Postmodifiers in English Grammar

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In English grammar, a postmodifier is a modifier that follows the word or phrase it limits or qualifies. Modification by a postmodifier is called postmodification

As discussed below, there are many different types of postmodifiers, but the most common are prepositional phrases and relative clauses.

As noted by Douglas Biber et al., "Premodifiers and postmodifiers are distributed in the same way across registers: rare in conversation, very common in informational writing" (Longman Student Grammar of Spoken and Written English, 2002). Guerra and Insua point out that, in general, "postmodifiers are longer than premodifiers, which underlines the adequacy of end-weight" ("Enlarging Noun Phrases Little by Little" in A Mosaic of Corpus Linguistics, 2010).

Examples and Observations

  • The woman in the window seat asked the flight attendant for two little bottles of white wine.
  • Carter Hallam was a jolly, easy-going fellow whom everybody knew and everybody liked.
  • In a farm-house in Sussex are preserved two skulls from Hastings Priory.
  • I was born in a farmhouse that stood on a pretty heath in Sussex.
  • The decision to erect a statue was made on the basis of a vote taken by a show of hands in the assembly.
  • We needed a boat big enough to haul supplies to the campsite.
  • Sarah's office was ransacked by persons unknown.​

Four Types of Postmodification

"Postmodification can be one of four types:

  • a preposition with a further nominal group (a prepositional phrase): the boy in the garden...;
  • a non-finite clause: the boy walking down the road...;
  • a dependent clause which may be introduced by a relative pronoun or simply attached directly to the nominal it modifies: the who was walking...;
  • occasionally, an adjective:...and other things interesting."

(David Crystal, Prosodic Systems and Intonation in English. Cambridge University Press, 1976)

Three Major Types of Non-Finite Postmodifying Clauses

"There are three major types of non-finite postmodifying clauses: ing-clauses, ed-clauses, and to-clauses. The first two types are also called participle clauses, and the third is also called an infinitive clause or a to-infinitive clause.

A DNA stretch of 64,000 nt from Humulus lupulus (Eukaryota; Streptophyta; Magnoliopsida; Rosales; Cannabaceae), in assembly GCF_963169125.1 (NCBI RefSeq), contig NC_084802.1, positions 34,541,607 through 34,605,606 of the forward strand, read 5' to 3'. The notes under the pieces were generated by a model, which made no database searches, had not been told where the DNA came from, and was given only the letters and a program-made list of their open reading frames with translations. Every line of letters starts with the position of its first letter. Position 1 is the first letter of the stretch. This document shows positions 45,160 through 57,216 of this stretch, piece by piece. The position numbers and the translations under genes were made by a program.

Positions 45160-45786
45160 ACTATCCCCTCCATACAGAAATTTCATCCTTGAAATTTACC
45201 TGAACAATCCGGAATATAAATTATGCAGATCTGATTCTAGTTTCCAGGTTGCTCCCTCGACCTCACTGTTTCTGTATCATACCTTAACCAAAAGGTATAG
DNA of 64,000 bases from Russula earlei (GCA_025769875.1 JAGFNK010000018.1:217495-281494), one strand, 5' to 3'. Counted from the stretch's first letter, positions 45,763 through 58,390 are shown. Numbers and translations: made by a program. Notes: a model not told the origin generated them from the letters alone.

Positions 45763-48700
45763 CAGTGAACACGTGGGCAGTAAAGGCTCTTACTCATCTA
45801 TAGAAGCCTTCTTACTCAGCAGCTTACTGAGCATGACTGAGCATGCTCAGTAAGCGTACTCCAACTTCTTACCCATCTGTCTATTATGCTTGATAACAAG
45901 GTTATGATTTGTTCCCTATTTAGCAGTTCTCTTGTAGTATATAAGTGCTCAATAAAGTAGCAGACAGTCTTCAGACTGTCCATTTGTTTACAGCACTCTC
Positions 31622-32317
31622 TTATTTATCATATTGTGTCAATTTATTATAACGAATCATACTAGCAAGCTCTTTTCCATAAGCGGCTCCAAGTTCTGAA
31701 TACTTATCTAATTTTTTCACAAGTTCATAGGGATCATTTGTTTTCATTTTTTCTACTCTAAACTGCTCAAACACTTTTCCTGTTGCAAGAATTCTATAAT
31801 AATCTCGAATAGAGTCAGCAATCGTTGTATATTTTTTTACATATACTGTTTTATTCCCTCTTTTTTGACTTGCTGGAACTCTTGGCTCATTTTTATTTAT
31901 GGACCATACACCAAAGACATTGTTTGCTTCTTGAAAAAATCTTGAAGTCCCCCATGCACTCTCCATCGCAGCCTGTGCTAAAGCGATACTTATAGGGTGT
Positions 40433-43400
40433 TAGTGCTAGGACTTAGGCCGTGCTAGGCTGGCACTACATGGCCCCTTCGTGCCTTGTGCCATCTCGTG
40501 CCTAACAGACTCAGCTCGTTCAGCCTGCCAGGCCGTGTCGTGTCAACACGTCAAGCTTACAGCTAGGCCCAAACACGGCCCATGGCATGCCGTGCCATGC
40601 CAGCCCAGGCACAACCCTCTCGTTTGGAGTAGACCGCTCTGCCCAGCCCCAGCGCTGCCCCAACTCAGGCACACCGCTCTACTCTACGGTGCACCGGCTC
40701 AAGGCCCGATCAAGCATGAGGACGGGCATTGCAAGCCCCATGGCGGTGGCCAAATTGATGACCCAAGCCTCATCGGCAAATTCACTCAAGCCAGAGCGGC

"Participle clauses as postmodifiers always have subject gap positions. They can often be paraphrased as a relative clause:

  • a letter written by a member of the public (ACAD)
  • compare: a letter which has been written by a member of the public
  • young families attending the local clinic (NEWS)
  • compare: families who are attending the local clinic

"In contrast, to-clause postmodifiers can have either subject or non-subject gaps:

  • Subject gap: I haven't got friends to beat him up though (CONV)
  • Compare: Friends will beat him up
  • Non-subject gap:
    • I had a little bit to eat (CONV) direct object: I ate a little bit>
    • I'll remember which way to go (CONV) direction adverbial: I can go that way
    • Get angry! We've both got a lot to be angry about. (FICT) complement of preposition: We are angry about a lot
  • "As these examples show. most non-finite clauses do not have a stated subject. However, with to-clauses, the subject is sometimes expressed in a for- phrase: 
    • Really now is the time for you to try and go."

(Douglas Biber, Susan Conrad, and Geoffrey Leech, Longman Grammar of Spoken and Written English. Pearson, 2002)

Postmodification PPs and NPs

"In postmodification there is in principle no limit to the length of NPs. The occurrence of subordinate PPs is very common, and it is important to distinguish cases like:

  • (25) (the girl (by the table (with the carved legs)))
  • (26) (the girl (by the table (with the sunburnt legs))).

"In (25) one PP postmodifies girl, and the other PP is subordinate to it, postmodifying table. In (26), however, both PPs postmodify girl--it is the legs of the girl, not the legs of the table, that we are discussing."

(Geoffrey Leech, Margaret Deuchar, and Robert Hoogenraad, English Grammar for Today: A New Introduction, 2nd ed. Palgrave Macmillan, 2006)